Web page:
MHRD has called for a meeting of all seven IISER directors to discuss the merits of tenure track system and alternative systems for evaluating the performance of new faculty members before they are made permanent. The directors have been asked to send their views prior to the meeting.
A meeting of all seven directors of the Indian Institute of Science Education and Research (IISER) will soon be convened by the Ministry of Human Resources to discuss the merits and shortcomings of the tenure track system. In the U.S, the tenure track system is used for evaluating the performance of new faculty members before they are made permanent. In an email sent to all the seven directors a few days ago, VLVSS Subba Rao, Senior Economic Adviser, Higher Education, MHRD has requested the directors to provide their views on the system well before the scheduled meeting can take place. “During the meeting, one director may make a presentation on Tenure Track and another director on the counter view (alternative system),” the letter says.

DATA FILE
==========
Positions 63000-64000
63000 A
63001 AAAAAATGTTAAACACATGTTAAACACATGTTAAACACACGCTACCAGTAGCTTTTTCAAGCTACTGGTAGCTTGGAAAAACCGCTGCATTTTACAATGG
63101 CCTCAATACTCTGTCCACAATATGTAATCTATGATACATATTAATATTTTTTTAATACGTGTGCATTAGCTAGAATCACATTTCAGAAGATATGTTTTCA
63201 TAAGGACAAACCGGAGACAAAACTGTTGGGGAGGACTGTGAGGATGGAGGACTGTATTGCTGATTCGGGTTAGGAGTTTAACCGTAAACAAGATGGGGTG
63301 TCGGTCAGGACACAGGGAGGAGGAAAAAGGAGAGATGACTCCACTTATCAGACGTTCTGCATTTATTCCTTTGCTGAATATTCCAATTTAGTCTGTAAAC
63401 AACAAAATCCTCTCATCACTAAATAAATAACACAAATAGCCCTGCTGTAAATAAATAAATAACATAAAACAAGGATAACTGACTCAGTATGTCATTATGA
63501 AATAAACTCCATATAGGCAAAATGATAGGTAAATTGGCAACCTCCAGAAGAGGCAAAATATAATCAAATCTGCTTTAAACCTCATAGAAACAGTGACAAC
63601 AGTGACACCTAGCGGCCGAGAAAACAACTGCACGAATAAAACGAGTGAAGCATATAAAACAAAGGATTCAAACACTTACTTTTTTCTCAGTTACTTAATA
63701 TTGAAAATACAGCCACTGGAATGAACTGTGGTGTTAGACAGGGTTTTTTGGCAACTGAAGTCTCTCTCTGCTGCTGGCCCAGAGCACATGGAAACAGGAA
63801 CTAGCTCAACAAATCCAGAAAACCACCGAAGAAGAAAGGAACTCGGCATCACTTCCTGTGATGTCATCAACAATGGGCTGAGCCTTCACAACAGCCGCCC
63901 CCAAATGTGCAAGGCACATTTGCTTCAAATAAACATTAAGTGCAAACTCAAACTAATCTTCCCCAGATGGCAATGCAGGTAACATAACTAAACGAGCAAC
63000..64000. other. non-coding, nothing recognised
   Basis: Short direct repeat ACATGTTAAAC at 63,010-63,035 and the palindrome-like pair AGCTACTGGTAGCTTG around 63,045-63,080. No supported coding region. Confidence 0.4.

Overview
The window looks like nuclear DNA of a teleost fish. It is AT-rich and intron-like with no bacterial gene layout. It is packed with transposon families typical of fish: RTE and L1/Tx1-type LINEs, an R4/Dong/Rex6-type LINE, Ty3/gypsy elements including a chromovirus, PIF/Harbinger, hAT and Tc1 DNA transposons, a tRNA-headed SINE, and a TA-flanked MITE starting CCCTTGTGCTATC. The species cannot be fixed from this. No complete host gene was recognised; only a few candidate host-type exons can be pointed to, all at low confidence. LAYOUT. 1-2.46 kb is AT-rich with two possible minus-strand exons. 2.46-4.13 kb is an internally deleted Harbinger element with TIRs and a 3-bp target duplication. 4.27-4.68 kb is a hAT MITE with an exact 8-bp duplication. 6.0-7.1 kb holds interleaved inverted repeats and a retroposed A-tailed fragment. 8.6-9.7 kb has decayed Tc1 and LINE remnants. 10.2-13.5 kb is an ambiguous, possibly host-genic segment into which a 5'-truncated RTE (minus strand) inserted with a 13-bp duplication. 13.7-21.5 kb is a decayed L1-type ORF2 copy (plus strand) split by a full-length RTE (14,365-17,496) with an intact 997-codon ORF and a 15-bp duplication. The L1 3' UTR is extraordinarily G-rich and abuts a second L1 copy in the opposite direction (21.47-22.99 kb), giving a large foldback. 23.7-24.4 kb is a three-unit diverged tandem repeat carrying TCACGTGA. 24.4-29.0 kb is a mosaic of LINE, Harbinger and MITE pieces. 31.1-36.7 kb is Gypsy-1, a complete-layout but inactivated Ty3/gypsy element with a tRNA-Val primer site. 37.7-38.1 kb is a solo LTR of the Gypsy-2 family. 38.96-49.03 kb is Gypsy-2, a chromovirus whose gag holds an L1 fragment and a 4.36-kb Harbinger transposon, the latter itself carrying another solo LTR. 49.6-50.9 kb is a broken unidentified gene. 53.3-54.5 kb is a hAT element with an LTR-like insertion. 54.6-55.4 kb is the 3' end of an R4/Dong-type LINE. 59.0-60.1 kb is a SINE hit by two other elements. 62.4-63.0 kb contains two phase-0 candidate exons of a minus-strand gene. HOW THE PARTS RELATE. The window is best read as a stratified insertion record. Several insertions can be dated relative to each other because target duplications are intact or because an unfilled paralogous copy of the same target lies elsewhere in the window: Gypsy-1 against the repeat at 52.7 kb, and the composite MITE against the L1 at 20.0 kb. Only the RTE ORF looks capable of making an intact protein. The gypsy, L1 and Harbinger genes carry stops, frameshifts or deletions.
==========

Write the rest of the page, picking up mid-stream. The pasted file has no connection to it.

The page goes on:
The ministry is calling for a meeting to discuss different implications of the system as faculty appointment at IISER Pune and IISER Tirupathi is at variance with the statutes of IISERs giving rise to court cases.
In the tenure track system, the performance of a young faculty joining as an assistant professor is evaluated at the end of five years and made permanent if his/her performance has been satisfactory. If person fails to make the cut, he/she is asked to leave. Some institutions such as Tata Institute of Fundamental Research (TIFR) and National Centre for Biological Sciences (NCBS), Begaluru already have this system in place.